EARLY RELIGIOUS LIFE IN MERIDALE.
On July 29, 1979, my father, John Adam Gibson wrote the following to the parishioners of the Meridale Presbyterian Church. My father died in 1984 in his ninety-second year. He was 86 at the time of this letter. He left Delhi to go to Syracuse University where he received a Bachelor of Science Degree in Civil Engineering. He served in the United States Navy during World War I and eventually settled in Philadelphia, PA. --Catherine Gibson Havemeier, Lancaster, PA, January 29, 1999
It was with great happiness that I received word of the service to be held on August 5 to dedicate the new kitchen in honor of my parents. John W. and Sara Katherine Sutherland Gibson. My late sister Marion would be very pleased.
There is nothing that would give me more pleasure than to be with you to share in this joyful occasion. Although I am well, I can no longer travel long distances. Let me assure that my daughter, Catherine and I are with you in spirit.
My father, my Uncle John Sutherland, Delos Mackey,and the Bisbee family, as well as many others, were instrumental in raising the funds that made the building of the cburch a reality.
As many of you may know, much of the lumber, as well as the bell, came from the old Presbyterian church on Meredith Square, so, as you can see, the roots of the old church go far back in the history of the county.
Throughout my life the Meridale church has been a symbol of a very special way of life, and the remarkable people who have worshipped there have kept the House of God vital and growing even in times when many larger churches have closed their doors.
It is with everlasting credit that you good people are carrying on the work of the Lord in the spirit of our fathers.
The entire Gibson family thanks you and sends our best wishes.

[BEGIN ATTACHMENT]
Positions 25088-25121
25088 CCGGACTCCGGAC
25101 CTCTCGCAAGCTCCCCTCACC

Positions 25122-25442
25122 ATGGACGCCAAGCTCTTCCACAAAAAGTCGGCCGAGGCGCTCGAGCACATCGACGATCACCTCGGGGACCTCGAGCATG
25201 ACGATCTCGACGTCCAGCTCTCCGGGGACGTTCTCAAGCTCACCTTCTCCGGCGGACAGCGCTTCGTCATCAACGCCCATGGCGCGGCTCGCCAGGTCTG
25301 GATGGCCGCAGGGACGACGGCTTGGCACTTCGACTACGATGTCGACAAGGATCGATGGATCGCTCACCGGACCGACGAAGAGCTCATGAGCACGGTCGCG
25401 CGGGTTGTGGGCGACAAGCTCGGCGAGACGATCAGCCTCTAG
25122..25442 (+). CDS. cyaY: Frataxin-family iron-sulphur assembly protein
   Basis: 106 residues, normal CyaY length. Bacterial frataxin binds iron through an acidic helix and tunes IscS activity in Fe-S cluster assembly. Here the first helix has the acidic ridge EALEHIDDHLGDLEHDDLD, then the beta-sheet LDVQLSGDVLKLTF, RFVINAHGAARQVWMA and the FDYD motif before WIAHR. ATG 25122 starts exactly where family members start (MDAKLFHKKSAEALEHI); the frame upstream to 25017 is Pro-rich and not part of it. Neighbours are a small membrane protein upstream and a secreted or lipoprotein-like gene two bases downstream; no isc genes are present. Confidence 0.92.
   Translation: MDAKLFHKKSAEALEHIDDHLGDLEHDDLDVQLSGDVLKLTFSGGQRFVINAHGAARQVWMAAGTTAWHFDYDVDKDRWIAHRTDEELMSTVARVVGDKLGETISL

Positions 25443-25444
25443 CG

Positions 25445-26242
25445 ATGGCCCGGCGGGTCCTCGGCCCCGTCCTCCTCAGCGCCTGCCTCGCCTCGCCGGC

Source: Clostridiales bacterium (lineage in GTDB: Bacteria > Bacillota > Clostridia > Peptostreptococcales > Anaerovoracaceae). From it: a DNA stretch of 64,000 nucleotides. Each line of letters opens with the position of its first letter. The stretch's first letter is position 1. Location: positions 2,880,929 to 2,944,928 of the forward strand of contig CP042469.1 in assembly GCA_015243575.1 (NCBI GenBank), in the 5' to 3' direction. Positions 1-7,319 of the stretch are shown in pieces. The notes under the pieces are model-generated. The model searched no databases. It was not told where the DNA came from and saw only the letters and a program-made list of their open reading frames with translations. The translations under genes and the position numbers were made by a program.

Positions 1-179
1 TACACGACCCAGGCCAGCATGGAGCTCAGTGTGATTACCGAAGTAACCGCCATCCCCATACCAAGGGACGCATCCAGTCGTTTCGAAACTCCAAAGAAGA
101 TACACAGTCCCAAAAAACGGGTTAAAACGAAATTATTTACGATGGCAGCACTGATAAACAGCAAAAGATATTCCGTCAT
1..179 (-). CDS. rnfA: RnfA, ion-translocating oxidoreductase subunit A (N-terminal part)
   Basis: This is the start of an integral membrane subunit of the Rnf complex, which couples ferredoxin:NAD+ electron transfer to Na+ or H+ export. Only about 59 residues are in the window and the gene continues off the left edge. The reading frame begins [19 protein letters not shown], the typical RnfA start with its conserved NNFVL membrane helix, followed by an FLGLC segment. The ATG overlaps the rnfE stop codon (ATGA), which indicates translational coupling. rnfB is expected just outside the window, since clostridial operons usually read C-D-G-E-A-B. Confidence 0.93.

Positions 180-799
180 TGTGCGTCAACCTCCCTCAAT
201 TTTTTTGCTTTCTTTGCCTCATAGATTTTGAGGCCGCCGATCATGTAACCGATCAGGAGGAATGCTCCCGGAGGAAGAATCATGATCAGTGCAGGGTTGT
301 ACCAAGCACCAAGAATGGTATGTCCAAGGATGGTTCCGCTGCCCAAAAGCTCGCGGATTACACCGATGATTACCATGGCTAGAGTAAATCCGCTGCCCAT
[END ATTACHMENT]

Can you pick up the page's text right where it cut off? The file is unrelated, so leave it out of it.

On August 25, 1979, my father, John Adam Gibson, wrote the following in answer to a request from the Meridale Church for reminiscences:
The first Presbyterian church that I remember was the one at Meredith Square. I do not know when it was founded, but it was old in my childhood. I have a book of Psalms, signed by my mother, (Sara Katherine Sutherland Gibson) dated 1887.
There was a Methodist church in Meridale, located next to our home, which later became the church parsonage. I don't remember what became of the church building.
There was opposition to the building of a new church, both from the Methodists and the people living on the square. Eventually it was overcome and the old church on the square was dismantled, and the Meridale church was started. It is my belief that the desired change in location stemmed from the fact that there were many more Presbyterians in Meridale.
While the church was being, built services were held in Mackey Hall. My father's brother-in-law, Delos Mackey, sold farm machinery from the lower floor. (My father's first wife was Rebecca Mackey, mother of Nelson Gibson and Lula Gibson Slade Reynolds).
The Rev. Frank Cowan, a native of Stamford was the first minister. He was a single man and stayed only a short time. He was followed by the Rev. Mr. Van Mel, the Rev. Mr. Cameron and the Rev. Mr. Wolfe. Many objected to Mr. Wolfe because he smoked a pipe on the street.
There was no Sunday work, except for essential needs. Some of the families would not take their milk to the creamery on Sunday.
Pine Grove Cemetery was owned by my father, John W. Gibson. It was incorporated when we moved to Delhi.
Meridale was a thriving community at this time. Meridale Farms was a large employer, and added much to the prosperity of the community.